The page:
Lone Tree, Colo. (March 3, 2021) —Cochlear has joined people with hearing loss, hearing care experts and advocates in welcoming the World Health Organization’s (WHO) landmark World Report on Hearing, which calls upon governments and societies to prioritize hearing health.
To access the report, click here.
The report, titled “Hearing care for all – screen, rehabilitate, communicate,” also calls upon member states of the WHO to integrate ear and hearing care into primary health care programs. The report affirms the effectiveness and cost effectiveness of cochlear implants.
Launched on World Hearing Day (March 3), the WHO’s first ever World Report on Hearing contains a roadmap for governments to adopt hearing screening, treatment and rehabilitation into primary health care systems to help curtail a worldwide rise in hearing loss.
It comes as new WHO figures reveal that globally, 1.5 billion people live with some degree of hearing loss. This includes around 60 million people who live with severe to complete hearing loss.1
In response to the rapidly rising prevalence of hearing loss, the report sets out hearing care actions for all societies and age groups, including babies, children and adults. It follows a 2017 World Health Assembly resolution (WHA70.132), which reinforced that hearing loss is a significant public health issue, requiring all governments to make it a higher priority and develop national action plans.
The world’s youngest Nobel Peace Prize Laureate and advocate for education and girls’ equality, Malala Yousafzai, who has experienced hearing loss, opened the WHO report by expressing her hopes for world leaders to work together to implement its recommendations.
“With access to health care, rehabilitation and technology, people with disabling hearing loss can participate equally in education, employment and their communities,” Yousafzai said.
Dig Howitt, CEO and President of Cochlear said, “The numbers of people living with disabling hearing loss is continuing to rise year-on-year. This landmark report shows how hearing care leaders and policy makers can step up now to tackle this significant global public health challenge.
“This report should place hearing loss on the agenda of policy makers so that government and communities can improve hearing care over the coming years through government and societal action.”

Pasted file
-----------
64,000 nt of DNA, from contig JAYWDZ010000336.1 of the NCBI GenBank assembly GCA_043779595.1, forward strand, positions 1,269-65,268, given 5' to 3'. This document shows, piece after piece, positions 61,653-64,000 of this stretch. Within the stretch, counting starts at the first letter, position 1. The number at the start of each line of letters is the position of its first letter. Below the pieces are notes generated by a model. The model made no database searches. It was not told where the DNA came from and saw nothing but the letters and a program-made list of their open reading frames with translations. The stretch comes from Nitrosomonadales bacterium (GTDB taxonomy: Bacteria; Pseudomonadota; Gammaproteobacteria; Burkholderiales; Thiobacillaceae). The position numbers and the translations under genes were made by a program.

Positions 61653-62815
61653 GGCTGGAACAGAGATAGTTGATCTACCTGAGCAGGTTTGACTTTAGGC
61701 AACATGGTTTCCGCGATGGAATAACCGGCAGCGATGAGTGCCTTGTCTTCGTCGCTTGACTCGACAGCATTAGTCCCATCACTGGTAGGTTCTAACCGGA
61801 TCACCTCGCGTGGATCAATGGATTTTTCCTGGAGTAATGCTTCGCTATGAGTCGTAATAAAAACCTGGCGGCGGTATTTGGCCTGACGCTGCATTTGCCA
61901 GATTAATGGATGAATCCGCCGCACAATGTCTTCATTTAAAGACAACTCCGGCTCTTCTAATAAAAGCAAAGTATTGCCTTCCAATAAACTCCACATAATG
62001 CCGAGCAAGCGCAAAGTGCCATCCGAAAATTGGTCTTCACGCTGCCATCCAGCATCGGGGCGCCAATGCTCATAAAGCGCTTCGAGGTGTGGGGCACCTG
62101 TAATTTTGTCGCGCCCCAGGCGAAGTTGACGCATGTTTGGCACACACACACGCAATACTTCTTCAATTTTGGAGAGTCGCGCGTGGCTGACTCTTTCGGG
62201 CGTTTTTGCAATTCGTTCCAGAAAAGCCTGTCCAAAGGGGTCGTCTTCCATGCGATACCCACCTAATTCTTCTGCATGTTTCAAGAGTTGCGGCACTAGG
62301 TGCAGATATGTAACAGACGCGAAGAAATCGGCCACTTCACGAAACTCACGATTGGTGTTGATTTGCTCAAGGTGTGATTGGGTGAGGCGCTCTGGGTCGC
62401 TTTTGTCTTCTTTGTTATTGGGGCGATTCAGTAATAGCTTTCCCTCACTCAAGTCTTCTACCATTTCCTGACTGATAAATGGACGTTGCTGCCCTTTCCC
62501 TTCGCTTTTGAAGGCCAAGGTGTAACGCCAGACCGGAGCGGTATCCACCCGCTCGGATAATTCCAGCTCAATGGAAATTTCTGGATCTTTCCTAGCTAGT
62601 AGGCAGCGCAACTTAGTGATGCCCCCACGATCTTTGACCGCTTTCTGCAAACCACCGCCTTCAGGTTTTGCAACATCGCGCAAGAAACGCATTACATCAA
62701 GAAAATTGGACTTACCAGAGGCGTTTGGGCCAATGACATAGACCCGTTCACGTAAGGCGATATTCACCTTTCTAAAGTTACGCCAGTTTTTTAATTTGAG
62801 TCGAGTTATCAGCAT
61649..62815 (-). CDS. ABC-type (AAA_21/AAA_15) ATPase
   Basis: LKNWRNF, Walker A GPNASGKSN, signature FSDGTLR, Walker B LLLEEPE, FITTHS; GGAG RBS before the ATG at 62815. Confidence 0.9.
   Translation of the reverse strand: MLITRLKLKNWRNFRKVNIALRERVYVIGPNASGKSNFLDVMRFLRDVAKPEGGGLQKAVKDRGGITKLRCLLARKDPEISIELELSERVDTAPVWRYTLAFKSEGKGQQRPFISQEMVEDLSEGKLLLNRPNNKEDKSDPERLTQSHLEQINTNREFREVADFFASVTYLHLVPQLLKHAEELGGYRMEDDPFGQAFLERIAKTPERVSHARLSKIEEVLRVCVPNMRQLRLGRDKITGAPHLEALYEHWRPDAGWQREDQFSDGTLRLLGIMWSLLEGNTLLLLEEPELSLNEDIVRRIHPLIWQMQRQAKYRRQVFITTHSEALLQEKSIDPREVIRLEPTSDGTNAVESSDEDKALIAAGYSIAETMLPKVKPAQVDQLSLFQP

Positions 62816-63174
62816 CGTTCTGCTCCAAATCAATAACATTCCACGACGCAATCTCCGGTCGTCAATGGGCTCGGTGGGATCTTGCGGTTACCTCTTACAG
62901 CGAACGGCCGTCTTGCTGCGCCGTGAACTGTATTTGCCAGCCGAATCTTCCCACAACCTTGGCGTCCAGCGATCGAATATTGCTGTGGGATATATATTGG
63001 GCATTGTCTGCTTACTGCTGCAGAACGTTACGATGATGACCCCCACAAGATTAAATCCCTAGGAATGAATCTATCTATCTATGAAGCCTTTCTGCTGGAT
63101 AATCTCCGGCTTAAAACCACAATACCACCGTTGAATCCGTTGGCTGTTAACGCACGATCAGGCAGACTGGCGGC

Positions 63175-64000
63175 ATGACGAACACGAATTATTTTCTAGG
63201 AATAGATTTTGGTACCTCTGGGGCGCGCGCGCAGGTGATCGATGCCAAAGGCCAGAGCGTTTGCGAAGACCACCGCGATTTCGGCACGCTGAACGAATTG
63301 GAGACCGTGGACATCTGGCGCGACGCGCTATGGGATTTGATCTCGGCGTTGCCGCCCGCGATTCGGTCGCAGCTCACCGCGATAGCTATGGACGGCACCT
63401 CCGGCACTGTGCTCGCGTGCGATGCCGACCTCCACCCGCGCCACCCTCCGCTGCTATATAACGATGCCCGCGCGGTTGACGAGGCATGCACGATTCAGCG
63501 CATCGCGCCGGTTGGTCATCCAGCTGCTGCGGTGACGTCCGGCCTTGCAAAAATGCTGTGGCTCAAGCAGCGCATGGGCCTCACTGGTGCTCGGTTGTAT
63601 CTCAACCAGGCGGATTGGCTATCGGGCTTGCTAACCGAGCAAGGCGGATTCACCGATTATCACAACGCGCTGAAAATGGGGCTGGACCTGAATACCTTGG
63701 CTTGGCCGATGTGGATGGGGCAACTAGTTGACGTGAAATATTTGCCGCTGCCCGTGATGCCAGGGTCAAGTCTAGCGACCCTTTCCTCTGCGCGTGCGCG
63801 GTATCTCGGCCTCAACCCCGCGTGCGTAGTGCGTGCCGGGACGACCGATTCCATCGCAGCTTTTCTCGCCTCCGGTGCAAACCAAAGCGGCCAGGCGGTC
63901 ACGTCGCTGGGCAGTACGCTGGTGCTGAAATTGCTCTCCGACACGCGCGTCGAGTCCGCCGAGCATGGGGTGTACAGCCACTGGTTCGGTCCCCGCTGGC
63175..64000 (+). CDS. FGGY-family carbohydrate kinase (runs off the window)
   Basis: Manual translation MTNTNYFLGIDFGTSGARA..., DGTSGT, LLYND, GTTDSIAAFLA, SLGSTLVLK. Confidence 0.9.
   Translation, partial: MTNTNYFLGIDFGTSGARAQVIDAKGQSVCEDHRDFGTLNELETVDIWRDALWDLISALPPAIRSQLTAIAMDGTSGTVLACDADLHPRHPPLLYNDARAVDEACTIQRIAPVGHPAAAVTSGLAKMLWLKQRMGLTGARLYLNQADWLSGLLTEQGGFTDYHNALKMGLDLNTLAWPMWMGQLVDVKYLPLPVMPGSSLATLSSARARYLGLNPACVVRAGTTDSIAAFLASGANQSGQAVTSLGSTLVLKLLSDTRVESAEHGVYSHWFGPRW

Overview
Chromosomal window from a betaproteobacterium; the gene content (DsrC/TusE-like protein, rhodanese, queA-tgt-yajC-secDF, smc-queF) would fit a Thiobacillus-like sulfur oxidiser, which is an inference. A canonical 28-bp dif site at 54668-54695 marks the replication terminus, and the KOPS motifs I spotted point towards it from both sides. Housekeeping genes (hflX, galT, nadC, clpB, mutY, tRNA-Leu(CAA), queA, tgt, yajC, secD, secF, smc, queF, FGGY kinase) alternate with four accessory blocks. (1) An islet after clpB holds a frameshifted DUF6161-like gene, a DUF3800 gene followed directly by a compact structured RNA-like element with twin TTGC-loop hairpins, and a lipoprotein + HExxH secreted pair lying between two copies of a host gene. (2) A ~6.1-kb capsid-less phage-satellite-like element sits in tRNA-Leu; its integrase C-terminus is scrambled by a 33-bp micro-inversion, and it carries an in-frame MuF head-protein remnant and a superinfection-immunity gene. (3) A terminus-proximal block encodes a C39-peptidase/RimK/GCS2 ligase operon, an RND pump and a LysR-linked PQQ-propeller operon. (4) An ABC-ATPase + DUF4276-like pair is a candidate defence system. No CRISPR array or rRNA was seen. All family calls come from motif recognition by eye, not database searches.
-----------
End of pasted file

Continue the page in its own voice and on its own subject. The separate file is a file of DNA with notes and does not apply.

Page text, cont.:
“It is significant that the WHO has affirmed evidence supporting the clinical and cost effectiveness of cochlear implants. This important step reinforces the need to make access to cochlear and other implants more accessible to adult and children with disabling hearing loss,” Howitt said.
Cochlear is an active supporter and member of the WHO’s World Hearing Forum, a global network promoting ear and hearing care worldwide. Members of this advocacy network are committed to facilitating implementation of the World Health Assembly resolution WHA70.13 on “Prevention of deafness and hearing loss” and support Member States in this regard.
“For years, research has shown hearing loss is a sizable public health issue including in the United States and Canada, and over the last year, the pandemic has only amplified that impact,” said Patricia Trautwein, MA, AuD, Vice President, Market Access & Reimbursement, Cochlear Americas. “More people–aging adults, parents, caretakers of loved ones–need to be educated about and have access to the full continuum of hearing solutions, which includes hearing implants. We applaud the WHO’s commitment to hearing health, and Cochlear will continue our work on the prioritization of hearing health, including hearing loss prevention, screening and monitoring for all ages, ensuring those who need a referral for hearing implant technology are getting them as soon as they qualify and securing access to proper ongoing rehabilitation and care.”
About Cochlear Limited (ASX: COH)
Cochlear is the global leader in implantable hearing solutions. The company has a global workforce of more than 4,000 people and invests more than AUD$180 million each year in research and development. Products include cochlear implants, bone conduction implants and acoustic implants, which healthcare professionals use to treat a range of moderate to profound types of hearing loss.
Since 1981, Cochlear has provided more than 600,000 implantable devices, helping people of all ages, in more than 180 countries, to hear. www.cochlear.com/us
- World Report on Hearing, World Health Organization. WHO: 1 in 4 people projected to have hearing problems by 2050
- World Health Assembly, 70. (2017). Prevention of deafness and hearing loss. World Health Organization. https://apps.who.int/iris/handle/10665/275682